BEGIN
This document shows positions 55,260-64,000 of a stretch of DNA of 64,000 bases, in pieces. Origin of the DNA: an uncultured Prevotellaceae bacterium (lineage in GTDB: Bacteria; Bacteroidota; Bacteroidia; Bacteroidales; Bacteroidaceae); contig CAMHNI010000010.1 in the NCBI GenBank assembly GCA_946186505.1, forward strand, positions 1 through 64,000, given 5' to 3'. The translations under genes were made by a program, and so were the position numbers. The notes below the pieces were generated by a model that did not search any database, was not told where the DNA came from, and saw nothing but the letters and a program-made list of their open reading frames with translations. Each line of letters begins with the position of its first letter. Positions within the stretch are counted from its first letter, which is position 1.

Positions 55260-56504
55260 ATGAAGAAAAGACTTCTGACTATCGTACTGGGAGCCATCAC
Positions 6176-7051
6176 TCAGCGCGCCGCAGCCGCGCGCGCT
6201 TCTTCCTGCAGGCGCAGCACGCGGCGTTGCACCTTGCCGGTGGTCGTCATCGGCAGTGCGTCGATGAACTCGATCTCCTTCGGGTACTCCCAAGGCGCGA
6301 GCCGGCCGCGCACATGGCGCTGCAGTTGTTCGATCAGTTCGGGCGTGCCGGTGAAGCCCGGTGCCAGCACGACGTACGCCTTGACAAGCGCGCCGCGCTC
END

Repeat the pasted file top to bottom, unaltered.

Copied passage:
This document shows positions 55,260-64,000 of a stretch of DNA of 64,000 bases, in pieces. Origin of the DNA: an uncultured Prevotellaceae bacterium (lineage in GTDB: Bacteria; Bacteroidota; Bacteroidia; Bacteroidales; Bacteroidaceae); contig CAMHNI010000010.1 in the NCBI GenBank assembly GCA_946186505.1, forward strand, positions 1 through 64,000, given 5' to 3'. The translations under genes were made by a program, and so were the position numbers. The notes below the pieces were generated by a model that did not search any database, was not told where the DNA came from, and saw nothing but the letters and a program-made list of their open reading frames with translations. Each line of letters begins with the position of its first letter. Positions within the stretch are counted from its first letter, which is position 1.

Positions 55260-56504
55260 ATGAAGAAAAGACTTCTGACTATCGTACTGGGAGCCATCAC
Positions 6176-7051
6176 TCAGCGCGCCGCAGCCGCGCGCGCT
6201 TCTTCCTGCAGGCGCAGCACGCGGCGTTGCACCTTGCCGGTGGTCGTCATCGGCAGTGCGTCGATGAACTCGATCTCCTTCGGGTACTCCCAAGGCGCGA
6301 GCCGGCCGCGCACATGGCGCTGCAGTTGTTCGATCAGTTCGGGCGTGCCGGTGAAGCCCGGTGCCAGCACGACGTACGCCTTGACAAGCGCGCCGCGCTC